Have you ever really stopped to think about who you are – or should be – connected to on LinkedIn and why? Based on discussions in LinkedIn sales groups and questions I get from new clients, the size of your LinkedIn network is a hot topic. Is bigger always better – or is it more about how you use it?
To answer that question for yourself, it helps to understand how your network affects your LinkedIn efforts.
How your LinkedIn network affects your LinkedIn efforts
As you may have noticed, LinkedIn does not allow everyone to find and potentially communicate with all 360+ million members, which when you think about it is probably a good thing. Instead it provides access based on your current connections and their connections. (LinkedIn also provides expanded access based on the type of account you have – premium, sales navigator, sales navigator corporate, recruiter – but that’s a topic for a different article.)
In one form or another you are able to see and reach out to your direct connections, your direct connections’ direct connections and their direct connections. Your access to LinkedIn members grows rapidly – as do your visibility to those members.
Visibility – Exposure
Just as more connections means access to more members, it also means more people will potentially see you and your LinkedIn activity. Each time you post a status update or group discussion, or you like, share or comment on someone else’s update, article or discussion, your activity shows up in the news feed of your entire network — all of your 1st, 2nd and 3rd degree connections.
The three degrees of connections also works in reverse. Any one that you can see can also see you. This means you will show up in more searches of people who are trying to find someone with your experience and skill set.
Adding 1st degree connections rapidly expands your overall network and the number of people who can see you and your activity. Your network grows exponentially. (See diagram above)
“You are known by the company you keep” has been said, in one way or another, by so many people – including probably your parents – that the exact origin doesn’t show up on a Google search. Regardless of where it started, its meaning survives on LinkedIn, where your – buzzword alert – “personal brand” can be highly influenced by who you are connected to.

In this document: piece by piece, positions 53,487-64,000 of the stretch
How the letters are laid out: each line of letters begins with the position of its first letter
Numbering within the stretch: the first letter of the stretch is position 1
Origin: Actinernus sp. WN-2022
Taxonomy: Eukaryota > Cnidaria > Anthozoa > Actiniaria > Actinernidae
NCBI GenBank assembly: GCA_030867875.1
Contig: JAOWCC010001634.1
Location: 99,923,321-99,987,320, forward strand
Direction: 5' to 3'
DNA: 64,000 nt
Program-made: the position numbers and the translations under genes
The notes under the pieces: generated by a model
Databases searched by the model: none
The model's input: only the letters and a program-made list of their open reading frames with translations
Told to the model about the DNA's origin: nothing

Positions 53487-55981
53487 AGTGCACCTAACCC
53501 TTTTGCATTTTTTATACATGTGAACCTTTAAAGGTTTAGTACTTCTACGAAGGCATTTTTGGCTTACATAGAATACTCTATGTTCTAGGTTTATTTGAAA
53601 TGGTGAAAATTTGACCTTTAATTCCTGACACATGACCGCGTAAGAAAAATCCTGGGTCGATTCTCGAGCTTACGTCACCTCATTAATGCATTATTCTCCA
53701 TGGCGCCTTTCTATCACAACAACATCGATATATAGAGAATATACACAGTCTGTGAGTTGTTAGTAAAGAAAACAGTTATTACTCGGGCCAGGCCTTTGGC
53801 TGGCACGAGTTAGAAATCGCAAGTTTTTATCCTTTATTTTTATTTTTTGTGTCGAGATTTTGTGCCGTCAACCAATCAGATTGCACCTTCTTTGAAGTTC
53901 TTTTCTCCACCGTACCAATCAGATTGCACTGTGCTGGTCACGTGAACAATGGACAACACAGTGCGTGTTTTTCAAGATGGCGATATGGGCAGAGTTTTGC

Although you can choose to keep your connections invisible to others, doing so will rob you of a chance to associate yourself with the right people.
Open, closed or strategic
In the beginning days of LinkedIn, networks were a way to connect online with people you already knew personally – and knew fairly well. Every now and then I run across someone who still considers it important that her or she can pick up the phone and reach any and all of their connections. Today, from a sales, marketing or business development perspective, I fail to see the value of a closed network strategy. Just like a real world networking event, LinkedIn is a place to meet new people.
One the other end of the network spectrum are open connectors – known on LinkedIn as LIONs – who will connect with anyone that finds their profile and clicks on the Connect button. The thinking behind this networking philosophy is “you never know who may know someone you want to know”. That may be true, but simply being connected to someone who is connected to someone you’d like to meet isn’t going to land that person in your lap. You have to keep your connections warm or they’ll forget about you, and how do you do that with 7000 connections most of whom are completely irrelevant to you?
Somewhere in the middle of a closed network and an open one is what we call a strategic network – one that encompasses a growing range of relevant connections. Depending on your LinkedIn objectives, your strategic network might be comprised of prospects, customers, influencers, analysts, media, investors and others who can help or be helped by you.
Being connected to market influencers and known 3rd party experts will make me feel that you are one of them. Being connected to other people like me will make me comfortable that you have good taste. Being connected to every Tom, Dick and Mary who sends you a connection request will confuse me.
How many connections should you have?
This is one of those questions that gets answered with the ever popular “it depends”. The size of your market, the number of accounts you handle, what you’re trying to accomplish all affect the number of people you may want in your network.
At the time of this writing, the average LinkedIn member has 930 connections. (source: SBI Magazine) But, there are definite differences among industries and seniority levels.
Regardless of whether you chose to keep your network fairly tight or you get a kick out of big numbers, the important thing is that you give it some thought and approach it strategically.
Want some help? The Conversion Company designs and builds strategic networks for sales and marketing professionals, executives and other thought leaders in B2B companies of all types. Contact us to talk about yours.